THE IMPORTANCE OF FORGIVENESS
From Choosing Love: Moving from Ego to Essence in Relationships
Without forgiveness, we jump into ego identification and try to prove our partner wrong and ourselves right. Forgiveness, on the other hand, allows us to accept that our partner is in ego identification and to love him or her anyway, and this is what allows our partner to drop into Essence and out of the ego. Forgiveness allows us to stay in Essence, and it brings our partner into Essence.
Forgiving ourselves is just as important, for the same reason. To forgive yourself for being ego identified and all that comes with it requires seeing that you are ego identified, and this breaks the spell of ego identification. As soon as you see you are ego identified, you are outside of it and you have some choice—to either reidentify with the ego or not. At this point, you can decide to stop trying to defend your position. Instead, you see that your position was, in fact, the ego’s position and not yours at all! You forgive yourself for being human, and that forgiveness allows you to experience Essence.
Gina had the pleasure of talking with Regina Dawn Akers of Awakening Together about awakening, particularly what happens after awakening. You can listen here:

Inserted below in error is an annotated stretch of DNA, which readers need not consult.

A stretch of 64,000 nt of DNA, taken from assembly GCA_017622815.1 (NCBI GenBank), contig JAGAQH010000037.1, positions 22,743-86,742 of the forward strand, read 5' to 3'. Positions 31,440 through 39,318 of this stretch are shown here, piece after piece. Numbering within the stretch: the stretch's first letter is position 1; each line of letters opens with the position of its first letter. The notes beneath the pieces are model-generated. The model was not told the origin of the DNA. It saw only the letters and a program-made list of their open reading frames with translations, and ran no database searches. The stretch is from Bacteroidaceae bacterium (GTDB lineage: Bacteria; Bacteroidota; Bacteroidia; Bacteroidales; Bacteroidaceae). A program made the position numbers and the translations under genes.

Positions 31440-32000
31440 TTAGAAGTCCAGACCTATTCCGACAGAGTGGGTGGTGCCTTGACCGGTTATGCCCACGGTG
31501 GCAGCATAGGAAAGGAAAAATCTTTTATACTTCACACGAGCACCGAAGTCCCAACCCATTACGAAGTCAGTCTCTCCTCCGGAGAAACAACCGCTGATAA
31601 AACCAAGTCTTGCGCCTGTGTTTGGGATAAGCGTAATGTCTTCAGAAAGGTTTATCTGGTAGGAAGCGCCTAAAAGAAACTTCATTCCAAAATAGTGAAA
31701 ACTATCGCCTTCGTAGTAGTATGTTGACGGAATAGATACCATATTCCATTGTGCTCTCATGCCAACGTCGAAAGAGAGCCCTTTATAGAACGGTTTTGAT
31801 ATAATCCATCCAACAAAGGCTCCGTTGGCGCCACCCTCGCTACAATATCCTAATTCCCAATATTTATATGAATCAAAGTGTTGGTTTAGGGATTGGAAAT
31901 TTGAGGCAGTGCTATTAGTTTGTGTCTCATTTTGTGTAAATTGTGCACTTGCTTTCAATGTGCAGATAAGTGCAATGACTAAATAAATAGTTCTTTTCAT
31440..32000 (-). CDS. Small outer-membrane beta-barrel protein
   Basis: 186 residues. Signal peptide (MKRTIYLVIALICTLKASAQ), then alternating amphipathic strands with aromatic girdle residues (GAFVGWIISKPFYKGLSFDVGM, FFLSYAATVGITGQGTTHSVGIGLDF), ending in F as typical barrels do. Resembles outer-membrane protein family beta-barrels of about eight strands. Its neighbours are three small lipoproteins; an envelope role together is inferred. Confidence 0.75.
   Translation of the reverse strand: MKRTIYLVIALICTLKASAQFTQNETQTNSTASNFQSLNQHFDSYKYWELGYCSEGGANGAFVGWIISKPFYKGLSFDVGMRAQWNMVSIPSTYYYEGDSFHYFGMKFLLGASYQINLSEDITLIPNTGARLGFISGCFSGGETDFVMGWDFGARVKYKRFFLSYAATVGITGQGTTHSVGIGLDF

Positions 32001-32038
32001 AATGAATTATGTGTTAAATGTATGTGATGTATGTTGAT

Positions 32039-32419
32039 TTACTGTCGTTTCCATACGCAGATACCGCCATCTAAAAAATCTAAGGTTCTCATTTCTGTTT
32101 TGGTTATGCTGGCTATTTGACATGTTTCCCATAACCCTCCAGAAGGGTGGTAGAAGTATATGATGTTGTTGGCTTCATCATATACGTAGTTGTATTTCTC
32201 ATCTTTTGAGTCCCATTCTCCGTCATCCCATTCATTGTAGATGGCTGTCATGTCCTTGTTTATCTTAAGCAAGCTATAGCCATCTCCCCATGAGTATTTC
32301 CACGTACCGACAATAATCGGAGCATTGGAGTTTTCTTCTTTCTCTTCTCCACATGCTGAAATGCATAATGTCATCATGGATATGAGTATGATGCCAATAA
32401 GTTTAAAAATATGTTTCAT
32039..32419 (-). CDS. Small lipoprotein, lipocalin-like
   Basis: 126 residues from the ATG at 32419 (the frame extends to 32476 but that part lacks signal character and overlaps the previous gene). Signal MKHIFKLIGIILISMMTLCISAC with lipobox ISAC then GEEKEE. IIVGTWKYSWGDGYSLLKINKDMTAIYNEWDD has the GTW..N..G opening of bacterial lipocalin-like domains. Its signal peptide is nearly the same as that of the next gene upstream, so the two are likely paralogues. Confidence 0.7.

Interview by Regina Dawn Akers of Awakening Together (60 min.)
With so much interest these days in mindfulness and being present, I want to put in a good word for moving slowly, for not hurrying though life. Being present is nearly impossible when we are in a hurry. Furthermore, we find that when we are present, we rarely choose to be in a hurry. Hurrying is generally motivated by the ego, by the thoughts that run through our mind. That voice pushes us to get things done asap—no matter what. The “no matter what” is the problem, because if we make life about getting things done, we are going to miss out on a lot of life.
As we hurry through our day, it’s easy to forget that being is just as important as doing, as being needs to inform our doing or life will begin to feel dry, lifeless, and joyless. If we listen solely to the egoic mind (the voice in our head), we will begin to feel like an automaton, and we will find ourselves consumed with doing things that don’t bring us joy, but only more things, more money, more power—more of what the ego wants but less of what is truly meaningful.
Slowing down our pace and just being for moments throughout our day gives us access to our true nature and its innate wisdom. Hurrying, on the other hand, keeps us tied to the ego, which barks its commands, pushes us harder, and shames us. The ego views life from a lens of fear and scarcity. It doesn’t trust life because it isn’t in touch with the truth about life. It copes with its fears and insecurities by pushing us to constantly be doing. When we are caught in the ego’s world, we can never rest and just be, and we lose touch with the deep sense that all is well.
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